Many Boomers were raised by Depression-era parents who understood that if you couldn’t pay for it with cash, you couldn’t afford it. We’re well past that now, with TV channels full of ads for debt consolidation “services,” payday loans and ambulance chasing attorneys promising a quick buck.

The short-term outlook for retail is probably pretty good, because many people want immediate gratification. Longer-term, it could be disastrous for many families. And now that Congress has passed a bill to ensure that the big banks can get another taxpayer bailout, watch for further predation from Wall Street.

Naomi K. Shapiro
Guest
Naomi K. Shapiro
7 years 5 months ago

As neither an economist nor Nostradamus (or many, many other things), my gut tells me that ongoing debt will become the “norm,” i.e., people will accept the fact that they will owe and pay in a different way, but it won’t change their shopping behavior too much.

David Livingston
Guest
7 years 5 months ago

Debt is an addiction like drugs or alcohol. Easy to get hooked and hard to kick the habit. It’s legal and it’s always been around so the future will most likely look like the past and present. Sometimes it’s a useful business tool when properly used. Misuses in my opinion are college loans, consumer loans and credit cards. In my opinion the worst kind of loan is the college loan. It adds up fast, lures people who are really not college material into going to college, and they will have the monkey on their backs forever. As retailers we are dependent on the credit-addicted consumer and we are usually happy to keep providing more of it, jacking up our prices and offering consumers 5 percent cash-back. As retailers we will keep finding better ways of feeding the addiction.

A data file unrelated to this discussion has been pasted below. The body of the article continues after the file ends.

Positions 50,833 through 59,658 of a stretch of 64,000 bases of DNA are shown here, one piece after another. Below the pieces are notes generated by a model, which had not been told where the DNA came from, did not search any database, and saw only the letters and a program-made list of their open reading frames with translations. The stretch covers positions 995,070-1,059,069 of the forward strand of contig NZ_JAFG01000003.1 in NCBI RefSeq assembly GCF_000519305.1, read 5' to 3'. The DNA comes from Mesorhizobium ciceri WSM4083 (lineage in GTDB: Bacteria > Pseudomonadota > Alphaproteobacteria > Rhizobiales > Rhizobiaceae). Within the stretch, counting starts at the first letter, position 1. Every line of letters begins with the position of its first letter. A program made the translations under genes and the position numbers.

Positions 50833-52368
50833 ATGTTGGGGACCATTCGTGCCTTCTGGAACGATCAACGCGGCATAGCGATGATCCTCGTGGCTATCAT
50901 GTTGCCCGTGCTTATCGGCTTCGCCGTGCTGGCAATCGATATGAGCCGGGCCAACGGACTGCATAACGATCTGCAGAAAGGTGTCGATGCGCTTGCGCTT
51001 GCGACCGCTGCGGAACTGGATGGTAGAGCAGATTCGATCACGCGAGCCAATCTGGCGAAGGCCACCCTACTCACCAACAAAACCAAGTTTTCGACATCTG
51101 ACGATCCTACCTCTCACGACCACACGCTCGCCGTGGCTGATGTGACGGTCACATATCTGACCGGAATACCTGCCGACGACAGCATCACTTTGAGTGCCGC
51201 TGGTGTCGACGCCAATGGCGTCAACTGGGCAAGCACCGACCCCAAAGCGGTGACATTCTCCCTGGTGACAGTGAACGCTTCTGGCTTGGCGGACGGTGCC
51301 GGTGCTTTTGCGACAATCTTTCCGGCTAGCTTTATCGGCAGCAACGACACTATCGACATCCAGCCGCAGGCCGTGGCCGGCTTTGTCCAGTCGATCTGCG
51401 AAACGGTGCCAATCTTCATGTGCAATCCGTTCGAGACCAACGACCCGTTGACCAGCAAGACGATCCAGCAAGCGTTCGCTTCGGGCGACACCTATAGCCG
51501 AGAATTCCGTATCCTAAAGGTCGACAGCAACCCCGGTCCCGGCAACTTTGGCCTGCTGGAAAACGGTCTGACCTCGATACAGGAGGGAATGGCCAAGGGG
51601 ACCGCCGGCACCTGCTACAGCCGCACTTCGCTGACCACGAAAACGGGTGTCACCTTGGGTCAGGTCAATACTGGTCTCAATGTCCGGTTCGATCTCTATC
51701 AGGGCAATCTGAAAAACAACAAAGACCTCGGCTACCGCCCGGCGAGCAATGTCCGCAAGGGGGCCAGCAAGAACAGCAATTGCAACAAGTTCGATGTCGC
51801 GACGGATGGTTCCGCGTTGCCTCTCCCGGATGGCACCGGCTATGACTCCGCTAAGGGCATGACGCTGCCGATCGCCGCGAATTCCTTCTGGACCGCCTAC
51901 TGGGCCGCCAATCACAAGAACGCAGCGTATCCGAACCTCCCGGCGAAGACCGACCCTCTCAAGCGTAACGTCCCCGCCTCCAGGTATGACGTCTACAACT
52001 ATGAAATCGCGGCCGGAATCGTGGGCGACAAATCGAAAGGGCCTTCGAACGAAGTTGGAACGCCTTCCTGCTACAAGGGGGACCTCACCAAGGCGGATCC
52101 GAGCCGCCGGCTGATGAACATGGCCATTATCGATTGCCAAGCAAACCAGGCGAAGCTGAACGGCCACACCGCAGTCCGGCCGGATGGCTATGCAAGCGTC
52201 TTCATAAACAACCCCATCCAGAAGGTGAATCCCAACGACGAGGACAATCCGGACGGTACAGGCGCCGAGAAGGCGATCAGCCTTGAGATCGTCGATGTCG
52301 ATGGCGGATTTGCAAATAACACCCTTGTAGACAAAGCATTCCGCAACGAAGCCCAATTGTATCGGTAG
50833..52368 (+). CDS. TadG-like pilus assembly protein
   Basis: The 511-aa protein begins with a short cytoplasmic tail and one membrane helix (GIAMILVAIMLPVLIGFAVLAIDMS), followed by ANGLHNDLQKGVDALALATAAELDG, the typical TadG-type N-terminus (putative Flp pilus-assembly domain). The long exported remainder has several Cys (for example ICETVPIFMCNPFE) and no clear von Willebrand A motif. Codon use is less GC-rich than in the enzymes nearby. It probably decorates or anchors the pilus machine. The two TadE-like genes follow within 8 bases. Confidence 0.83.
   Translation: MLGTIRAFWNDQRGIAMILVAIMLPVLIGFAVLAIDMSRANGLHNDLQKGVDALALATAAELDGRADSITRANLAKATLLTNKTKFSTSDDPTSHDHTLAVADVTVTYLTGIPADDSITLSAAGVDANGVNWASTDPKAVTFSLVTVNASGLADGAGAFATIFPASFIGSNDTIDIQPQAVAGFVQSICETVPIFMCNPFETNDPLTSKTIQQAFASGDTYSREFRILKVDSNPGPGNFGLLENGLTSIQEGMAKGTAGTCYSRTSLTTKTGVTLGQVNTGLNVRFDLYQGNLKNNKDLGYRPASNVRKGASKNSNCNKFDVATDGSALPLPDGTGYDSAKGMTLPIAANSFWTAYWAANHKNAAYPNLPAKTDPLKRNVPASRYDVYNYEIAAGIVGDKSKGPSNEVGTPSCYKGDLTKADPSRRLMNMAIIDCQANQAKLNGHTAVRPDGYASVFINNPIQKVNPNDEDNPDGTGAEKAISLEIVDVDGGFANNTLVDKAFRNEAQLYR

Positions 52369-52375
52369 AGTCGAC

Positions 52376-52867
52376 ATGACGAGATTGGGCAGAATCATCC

Ralph Jacobson
Guest
7 years 5 months ago

I’m actually a bit encouraged by these findings. In most cuts of the data, a small minority believe their debt will be perpetual. Based upon recent surveys, I believe consumer sentiment and confidence continue to grow in most major metropolitan areas of the U.S. This is not true globally, however. I also see positive, but slow growth into 2015, despite the questionable Black Friday results.

W. Frank Dell II, CMC
Guest
7 years 5 months ago

Today debt is cheap but it will not stay this way for ever. The older American consumers have lost their Depression mentality, which was somewhat revived by the Great Recession. Those people who lost their house are back borrowing again because some in government keep saying it was not their fault. This will not work well in the future. Unless consumer debt gets reduced, the consumer will be forced to reduce shopping when interest rates increase. Prior year Christmas shopping has been somewhat muted due to old debt. I think it’ll be the same for this year. Consumers are spreading the spending to ease the pain.

Jerry Gelsomino
Guest
7 years 5 months ago

I have never felt comfortable owing money and budget a significant portion of any money earned to reducing debt. I grew up with that philosophy demonstrated by my parents, and hopefully I’ve given that to my son. Conversely, I can’t understand those who consistently live beyond their income. For retail, an opportunity and responsibility exists. Like liquor ads that ask people to “drink responsibly,” do we ask shoppers to “Buy responsibly and within your means”? Who wins and loses when someone dies in debt, the creditor, the debtor’s family, the economy?

In viewing these statistics, it’s sad to hear these numbers.

LS MENDOZA
Guest
LS MENDOZA
7 years 5 months ago

Yes, everything price-wise keeps going up but the income keeps going down. basic necessities like medical co pays, food are being put on credit cards to buy time until the next pay check. Even if you pay off your credit card debt monthly so you don’t have interest charges, you never feel like you are getting ahead or have even a small rainy day fund.